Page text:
The “at best” is just bad writing. He meant that the highest estimate he could find of the incidence of vertebrobasilar dissection was 1 in 10000.

      Your last paragraph is, again, absolutely on point. He didn’t clearly define how he was guaging safety. Infact, he’s inconsistent in how he gauges saftey. That’s part of the answer as well.

  5. ddw11 Says:

    Could it be that no matter how small the risk of stroke/arterial dissection the risk:benefit ratio of cervical manipulation will always be infinite because there can be no expected benefit from cervical manipulation in a reality/evidenced based assessment, while NSAIDS have a well established mechanism of action and a long history of proven efficacy?


    • Thats good too, not one I’d thought of though.

    • JLK Says:

      I do not understand this paragraph at all. LOL.

      Can someone translate this into layperson English for me?

      • catgirl Says:

        Basically it means that since chiropractic provides no benefit, any amount of risk is unacceptable. However, since NSAIDS can actually be effective, it is worth a small amount of risk.

      • ddw11 Says:

        I am saying that based on our knowledge of pathophysiology and the evidence from trials of chiropractic subluxation, there can be no reasonable expectation of benefit from cervical manipulation. Because there is no benefit, any risk of injury, no matter how small, is too much risk.

        The same is not true of treatment with NSAIDS. There certainly is risk of complications with NSAID use, even death. However, this risk is weighed against a certain expectation of improvement that has been shown to exist in clinical trials.

        • JLK Says:

          Thank you! (From the non-doctor, non-biomed social psychologist who still finds this stuff interesting when she understands wtf is going on.)
          :)


    • This is similar to my point about Zicam. It has little or no benefit, but has a small, but measurable serious risk (anosmia). Let’s make this clear. All medications, procedures, or even walking into a hospital has a statistically significant risk (from low rate of a small complication to large risk for a serious adverse event). I know there is a risk to NSAIDs, which I mitigate by limiting use, but I know there is a scientifically researched benefit to its use.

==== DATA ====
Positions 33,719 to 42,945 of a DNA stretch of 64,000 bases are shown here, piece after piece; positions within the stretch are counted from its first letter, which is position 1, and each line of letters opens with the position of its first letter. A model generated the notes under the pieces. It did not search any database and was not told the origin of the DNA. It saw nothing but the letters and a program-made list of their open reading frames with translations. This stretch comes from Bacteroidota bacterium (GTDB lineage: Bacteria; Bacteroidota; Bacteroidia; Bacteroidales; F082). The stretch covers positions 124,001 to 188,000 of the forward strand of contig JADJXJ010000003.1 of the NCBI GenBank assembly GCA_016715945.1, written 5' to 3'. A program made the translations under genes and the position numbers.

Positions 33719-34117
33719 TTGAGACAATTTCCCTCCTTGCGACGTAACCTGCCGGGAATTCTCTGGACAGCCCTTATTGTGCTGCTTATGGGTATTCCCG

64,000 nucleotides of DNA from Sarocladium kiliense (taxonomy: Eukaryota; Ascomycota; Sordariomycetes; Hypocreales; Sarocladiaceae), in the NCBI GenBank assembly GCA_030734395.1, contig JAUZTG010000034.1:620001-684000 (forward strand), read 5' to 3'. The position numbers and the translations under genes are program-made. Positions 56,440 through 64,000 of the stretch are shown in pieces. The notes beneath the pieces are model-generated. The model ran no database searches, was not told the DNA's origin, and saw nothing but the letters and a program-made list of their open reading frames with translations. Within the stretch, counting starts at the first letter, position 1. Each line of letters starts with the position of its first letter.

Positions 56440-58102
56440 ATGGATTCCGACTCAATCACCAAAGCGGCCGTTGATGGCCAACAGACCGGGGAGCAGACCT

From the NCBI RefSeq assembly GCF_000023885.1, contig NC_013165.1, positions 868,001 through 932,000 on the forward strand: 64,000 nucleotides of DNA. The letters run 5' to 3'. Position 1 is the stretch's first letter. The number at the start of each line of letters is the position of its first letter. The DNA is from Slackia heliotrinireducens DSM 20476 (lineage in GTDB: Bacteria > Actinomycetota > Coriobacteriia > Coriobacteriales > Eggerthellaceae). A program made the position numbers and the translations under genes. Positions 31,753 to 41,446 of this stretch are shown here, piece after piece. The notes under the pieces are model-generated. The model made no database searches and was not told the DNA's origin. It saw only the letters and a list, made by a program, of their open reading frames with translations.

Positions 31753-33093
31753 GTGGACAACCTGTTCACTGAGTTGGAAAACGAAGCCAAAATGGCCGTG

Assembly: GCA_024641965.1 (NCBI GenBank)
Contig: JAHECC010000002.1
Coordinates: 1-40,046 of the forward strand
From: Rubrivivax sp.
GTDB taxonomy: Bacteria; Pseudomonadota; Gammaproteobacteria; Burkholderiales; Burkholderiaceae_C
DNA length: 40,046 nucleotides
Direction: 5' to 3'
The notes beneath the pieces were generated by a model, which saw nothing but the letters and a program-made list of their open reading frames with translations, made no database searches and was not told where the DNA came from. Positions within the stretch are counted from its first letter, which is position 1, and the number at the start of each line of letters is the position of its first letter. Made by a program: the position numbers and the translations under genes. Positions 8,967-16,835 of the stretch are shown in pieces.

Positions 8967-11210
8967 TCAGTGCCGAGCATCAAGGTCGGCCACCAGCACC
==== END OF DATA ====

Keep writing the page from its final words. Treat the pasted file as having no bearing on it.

Chiropractic, other than being a good massage, has no benefit whatsoever, but has some level of small risk. For me, there isn’t anything else to say.

  6. titmouse Says:

    The student seems to feel that “bias” equates with holding an opinion. And in his view, people shouldn’t take statements from biased parties very seriously.

    However, if this were our policy generally, civil discourse would come to a screetching halt. Only the ignorant who don’t know enough to form opinions would merit out attention.


    • The Titmouse lives! I was worried you were gone forever.

      I used a variation of this argument in conversation with the student who presented this.

      He didn’t get the point. He also didn’t understand that “well 8 trials show a positive effect, and only one metaanalysis (including the trials just described as positive)showed no effect” is an argument AGAINST chiropractic being effective.

  7. Tim Kreider Says:

    Ugh, how disappointing. Must have been tough for you to sit through that!

    Presumably the 1 in 10000 is a rate of complication per manipulation or per visit. Comparing that rate to the rate of *chronic* NSAID use is comparing apples to oranges. Surely the mortality rate *per administration* of NSAID is much lower than 0.4%.

    Likewise, the dissection rate for *chronic* visits to chiropractors may be different; if you get manipulations regularly for years, your chance of dissection over that time is likely more than that 1 in 10000.

  8. JLK Says:

    You know, given all of the discussions going on around the country right now regarding cost and waste in healthcare and how we can make things more efficient and beneficial…..

    I would like to know the cost:benefit ratio comparison for chiropractic vs. NSAID.

    Especially considering that I have never known anyone who has gone to a chiropractor and NOT continued going for years and years. I used to have the theory that they purposely don’t make you better so that you have to keep coming back. And I was 14 when I came up with that theory.


    • JLK, sadly a lot of third party payors are including alternative therapies in their reimbursements. If there is no benefit, then the risk benefit ration goes to infinity (meaning any risk is bad), and its costing our healthcare finance system lots of cash that could be better spent on fixing issues like the transplant system.

      Why do we need to spend another dollar researching the cost:benefit ratio for chiropractic, when nearly every peer-review study shows it has no benefit whatsoever? I don’t mean to pick on you, but honestly, there isn’t one alternative therapy that actually works. We’ve spent 10 or so billion dollars at NCCAM finding these results.

      • JLK Says: